Optigo Networks Blog
BACnet Web Services is a standardized system that helps facilities managers integrate different types of information to understand their building and network. Traditionally, this would have to be done through a gateway that converts to a native protocol, such as BACnet. Now, you can do it all with one common service. BACnet Web Services was approved and released back in 2004 as an addendum to BACnet, and has continued to be updated in the years since.
We’re excited to announce the launch of our new Visual BACnet Site Manager! On April 25th, we’re releasing the latest update to Visual BACnet Site Monitoring. The Site Manager helps facility managers understand their building network’s health at the site, zone, and capture node levels. No matter your network’s size or complexity, you can understand the overall network condition, and dig into the granular system to solve problems.
April 3, 2019, Vancouver, BC – The latest release from Optigo Networks helps facility managers understand their building network’s health at the site, zone, and capture node levels. The network connectivity, management, and monitoring company’s new development highlights overall network health, with the ability to dig into specific problems as well. No matter what the network size or complexity, users can drill down and make sense of their data.
It’s been five years since the National Institute of Standards and Technology (NIST) released its cybersecurity framework. A great deal has changed in technology over those years, but the framework remains absolutely critical in our world of growing connectivity.
And yet, I still hear confusion in the building automation world about what this framework means for us. Many buildings are slowly marching forward in that journey to “smart.” Do we really have to worry about cybersecurity?
Well, in a word: yes.
The worlds of IT and Operational Technology (OT) are merging more and more these days as the Internet of Things grows in prominence. This collaboration between IT and OT is great, but there are still gaps in understanding that keep these worlds from fully working together.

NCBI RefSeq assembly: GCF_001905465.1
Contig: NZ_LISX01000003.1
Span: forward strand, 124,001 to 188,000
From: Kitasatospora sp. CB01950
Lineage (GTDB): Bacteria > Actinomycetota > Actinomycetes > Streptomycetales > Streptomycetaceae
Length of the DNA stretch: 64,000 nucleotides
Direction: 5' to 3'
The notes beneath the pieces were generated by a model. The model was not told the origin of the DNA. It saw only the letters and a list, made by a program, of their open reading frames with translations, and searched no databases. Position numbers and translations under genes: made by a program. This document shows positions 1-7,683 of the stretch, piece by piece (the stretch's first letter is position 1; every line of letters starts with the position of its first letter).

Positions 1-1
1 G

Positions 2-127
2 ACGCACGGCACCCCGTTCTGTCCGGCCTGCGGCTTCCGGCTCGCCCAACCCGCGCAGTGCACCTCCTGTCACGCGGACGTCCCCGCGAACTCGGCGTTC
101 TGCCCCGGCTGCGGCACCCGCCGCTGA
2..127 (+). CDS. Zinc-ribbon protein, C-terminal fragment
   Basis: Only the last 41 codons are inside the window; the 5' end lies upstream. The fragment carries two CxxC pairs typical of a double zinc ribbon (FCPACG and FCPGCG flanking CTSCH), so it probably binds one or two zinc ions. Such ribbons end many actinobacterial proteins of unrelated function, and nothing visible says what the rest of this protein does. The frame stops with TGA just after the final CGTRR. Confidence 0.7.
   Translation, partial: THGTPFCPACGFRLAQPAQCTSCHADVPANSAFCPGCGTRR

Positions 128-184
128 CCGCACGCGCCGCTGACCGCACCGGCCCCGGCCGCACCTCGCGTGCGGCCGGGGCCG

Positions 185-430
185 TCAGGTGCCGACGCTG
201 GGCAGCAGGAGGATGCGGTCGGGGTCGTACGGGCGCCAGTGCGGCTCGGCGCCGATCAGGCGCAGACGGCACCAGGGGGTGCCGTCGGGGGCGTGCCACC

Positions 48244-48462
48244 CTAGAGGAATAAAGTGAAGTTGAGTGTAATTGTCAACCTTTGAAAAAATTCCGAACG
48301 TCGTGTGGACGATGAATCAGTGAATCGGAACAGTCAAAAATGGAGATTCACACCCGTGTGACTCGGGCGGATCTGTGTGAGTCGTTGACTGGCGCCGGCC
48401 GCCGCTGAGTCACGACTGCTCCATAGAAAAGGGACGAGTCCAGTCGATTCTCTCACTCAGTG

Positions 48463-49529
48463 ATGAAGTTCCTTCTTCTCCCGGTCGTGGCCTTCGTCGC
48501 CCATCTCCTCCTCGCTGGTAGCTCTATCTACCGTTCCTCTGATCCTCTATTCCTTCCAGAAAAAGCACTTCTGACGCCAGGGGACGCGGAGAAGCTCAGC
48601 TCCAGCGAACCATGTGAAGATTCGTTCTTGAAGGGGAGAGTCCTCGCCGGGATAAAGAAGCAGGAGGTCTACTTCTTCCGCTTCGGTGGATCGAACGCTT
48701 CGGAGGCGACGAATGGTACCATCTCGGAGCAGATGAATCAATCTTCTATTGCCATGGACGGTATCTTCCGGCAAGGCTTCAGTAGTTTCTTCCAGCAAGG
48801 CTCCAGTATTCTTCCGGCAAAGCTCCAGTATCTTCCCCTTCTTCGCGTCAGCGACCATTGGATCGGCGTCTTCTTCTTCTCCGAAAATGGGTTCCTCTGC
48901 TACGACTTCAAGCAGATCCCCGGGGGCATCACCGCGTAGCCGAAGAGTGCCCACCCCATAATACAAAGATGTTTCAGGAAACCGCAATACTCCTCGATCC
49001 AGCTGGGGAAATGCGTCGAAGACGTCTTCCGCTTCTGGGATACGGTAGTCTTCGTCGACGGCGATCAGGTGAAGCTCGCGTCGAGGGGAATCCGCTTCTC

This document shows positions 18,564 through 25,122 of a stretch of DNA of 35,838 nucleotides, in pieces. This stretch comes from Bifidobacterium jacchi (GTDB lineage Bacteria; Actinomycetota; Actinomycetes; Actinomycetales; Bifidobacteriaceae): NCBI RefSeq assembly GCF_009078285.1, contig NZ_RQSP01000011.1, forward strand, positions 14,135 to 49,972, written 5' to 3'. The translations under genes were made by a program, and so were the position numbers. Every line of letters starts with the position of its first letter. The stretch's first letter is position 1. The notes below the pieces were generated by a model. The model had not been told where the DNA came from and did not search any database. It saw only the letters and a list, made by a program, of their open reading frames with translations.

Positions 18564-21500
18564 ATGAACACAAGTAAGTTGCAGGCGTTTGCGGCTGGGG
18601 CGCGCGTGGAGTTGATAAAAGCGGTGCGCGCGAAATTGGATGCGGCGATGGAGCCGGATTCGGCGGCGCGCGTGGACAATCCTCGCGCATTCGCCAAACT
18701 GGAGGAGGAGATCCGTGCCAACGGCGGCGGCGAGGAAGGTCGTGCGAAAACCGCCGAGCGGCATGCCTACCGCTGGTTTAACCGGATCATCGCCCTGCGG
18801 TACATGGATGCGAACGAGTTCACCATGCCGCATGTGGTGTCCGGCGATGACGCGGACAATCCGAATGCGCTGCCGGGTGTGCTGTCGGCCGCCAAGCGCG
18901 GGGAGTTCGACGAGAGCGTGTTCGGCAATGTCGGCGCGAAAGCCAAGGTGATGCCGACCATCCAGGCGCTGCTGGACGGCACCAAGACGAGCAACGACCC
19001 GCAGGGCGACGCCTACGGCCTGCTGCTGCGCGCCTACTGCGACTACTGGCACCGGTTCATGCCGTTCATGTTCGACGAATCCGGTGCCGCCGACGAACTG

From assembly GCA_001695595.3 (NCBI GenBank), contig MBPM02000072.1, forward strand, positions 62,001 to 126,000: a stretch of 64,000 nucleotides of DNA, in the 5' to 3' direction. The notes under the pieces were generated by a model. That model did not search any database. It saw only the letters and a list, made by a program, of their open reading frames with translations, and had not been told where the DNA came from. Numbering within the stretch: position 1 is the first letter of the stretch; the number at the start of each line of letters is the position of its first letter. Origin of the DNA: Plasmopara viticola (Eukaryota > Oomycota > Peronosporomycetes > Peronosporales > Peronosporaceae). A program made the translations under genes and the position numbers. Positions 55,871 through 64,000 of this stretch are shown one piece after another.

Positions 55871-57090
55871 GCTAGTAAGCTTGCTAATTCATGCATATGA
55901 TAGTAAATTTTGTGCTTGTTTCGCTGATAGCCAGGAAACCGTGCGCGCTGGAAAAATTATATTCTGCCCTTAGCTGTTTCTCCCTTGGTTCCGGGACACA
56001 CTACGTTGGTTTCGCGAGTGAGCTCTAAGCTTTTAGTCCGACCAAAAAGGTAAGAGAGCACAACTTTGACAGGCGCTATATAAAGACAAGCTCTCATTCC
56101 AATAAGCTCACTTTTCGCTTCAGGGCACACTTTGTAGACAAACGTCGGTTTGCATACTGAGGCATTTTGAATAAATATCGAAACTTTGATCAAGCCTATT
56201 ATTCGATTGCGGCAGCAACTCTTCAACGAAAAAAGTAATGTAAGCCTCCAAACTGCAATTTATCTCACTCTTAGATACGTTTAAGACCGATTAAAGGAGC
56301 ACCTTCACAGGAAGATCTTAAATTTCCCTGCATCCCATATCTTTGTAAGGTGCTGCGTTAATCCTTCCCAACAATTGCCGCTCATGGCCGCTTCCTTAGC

IT and Operational Technology (OT) are similar: they both deal in data, handle security, and require training in their fields.
But they aren’t the same. Their use and collection of data are distinct; they have different security concerns; and the training and certifications aren’t equivalent.
Think your site doesn’t have problems? Think again.
A study of two years’ worth of data found that a whopping 76% of files have significant issues.Unresponsive devices pop up on 71% of files Response times of 5 seconds or more show up on 34% of files Unresponsive routers appear on 24% of files Global Who-Is Routers affect 19% of files Duplicate Networks impact 12% of files
These are key issues that can have devastating effects, especially on large, multi-vendor networks.
At Optigo, we firmly believe IT and OT teams can work together in any number of ways. Your network could be separate or converged, and you could assign responsibilities based on expertise or device type. Really, the only “wrong” way to work together is not at all.
With that in mind, we’re exploring all the ways you and your colleagues can team up. What workflows can you put in place? How can you assign responsibilities? How We Work is a series where we dig into the technical and social sides of managing building networks.